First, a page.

This story was far from being made up, it was a story that I will never forget on the journey to the first base camp I had ever been to.
A rash comment?
By Nigel Hart
As a medical elective it was certainly unorthodox – seven weeks in the Nepalese Himalayas participating in medical research. When the idea was first muted we weren’t sure whether the faculty would buy the idea for our final year elective – most people usually did their elective in a foreign hospital. To our surprise they liked the idea. We then noted that written finals were due to finish on the 25th September whereas the expedition was due to leave on the 20th September. We were positively bowled over when they offered to have finals finishing by the 18th to accommodate us. We omitted to share this fact with many of our colleagues!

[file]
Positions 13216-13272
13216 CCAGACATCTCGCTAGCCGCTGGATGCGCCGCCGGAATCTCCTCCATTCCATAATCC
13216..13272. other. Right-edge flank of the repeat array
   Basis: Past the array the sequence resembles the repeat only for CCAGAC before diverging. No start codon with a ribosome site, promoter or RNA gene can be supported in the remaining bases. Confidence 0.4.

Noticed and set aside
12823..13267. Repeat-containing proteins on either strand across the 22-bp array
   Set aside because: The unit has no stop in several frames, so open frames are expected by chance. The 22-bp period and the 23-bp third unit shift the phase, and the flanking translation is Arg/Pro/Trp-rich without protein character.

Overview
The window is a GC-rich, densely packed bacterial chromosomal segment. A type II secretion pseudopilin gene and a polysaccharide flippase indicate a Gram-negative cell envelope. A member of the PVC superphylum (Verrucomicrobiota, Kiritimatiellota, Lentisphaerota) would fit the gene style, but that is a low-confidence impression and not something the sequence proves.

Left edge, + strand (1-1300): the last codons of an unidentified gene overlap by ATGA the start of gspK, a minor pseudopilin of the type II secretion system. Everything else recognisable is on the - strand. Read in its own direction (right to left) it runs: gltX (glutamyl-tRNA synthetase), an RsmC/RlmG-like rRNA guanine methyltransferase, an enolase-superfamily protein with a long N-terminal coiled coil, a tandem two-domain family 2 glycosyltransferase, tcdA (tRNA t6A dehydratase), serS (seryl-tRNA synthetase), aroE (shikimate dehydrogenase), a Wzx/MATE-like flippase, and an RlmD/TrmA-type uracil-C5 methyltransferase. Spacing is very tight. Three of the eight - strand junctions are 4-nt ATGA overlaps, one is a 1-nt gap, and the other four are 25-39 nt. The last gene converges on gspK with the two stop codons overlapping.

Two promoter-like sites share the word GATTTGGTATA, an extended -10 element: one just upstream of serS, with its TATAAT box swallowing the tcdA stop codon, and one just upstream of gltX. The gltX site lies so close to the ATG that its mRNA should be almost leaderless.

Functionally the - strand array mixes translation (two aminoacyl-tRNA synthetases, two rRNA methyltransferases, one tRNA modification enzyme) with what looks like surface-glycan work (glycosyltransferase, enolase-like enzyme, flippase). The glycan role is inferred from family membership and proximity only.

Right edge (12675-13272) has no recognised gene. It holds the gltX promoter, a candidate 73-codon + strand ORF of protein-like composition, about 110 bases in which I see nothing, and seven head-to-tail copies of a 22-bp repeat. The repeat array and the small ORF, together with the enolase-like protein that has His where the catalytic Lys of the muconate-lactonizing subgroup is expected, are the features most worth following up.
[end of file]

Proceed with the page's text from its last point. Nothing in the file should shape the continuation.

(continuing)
So there we were at Pangpema, 5000 m, probably having the best elective of anyone in our whole year. One morning Roger and I stood together as we watched one of the highly impressive Russian-made MI 17 helicopters land and take-off again in front of the incredible backdrop of Wedge Peak. Awed by this incredible sight, Roger, thinking of the electives of our colleagues, turned to me and said, "Just think, we could be standing on a ward round right now looking at a rash". We exchanged a ‘high-five’ in mutual appreciation for having chosen the elective of a lifetime.
D’ya know the werds ?! (must be said with a thick Irish accent)
By Nigel Hart
"I don’t know why I bother bringing a guitar" said Chris Comerie ruefully, "I’m never around base camp long enough to get the use out of it".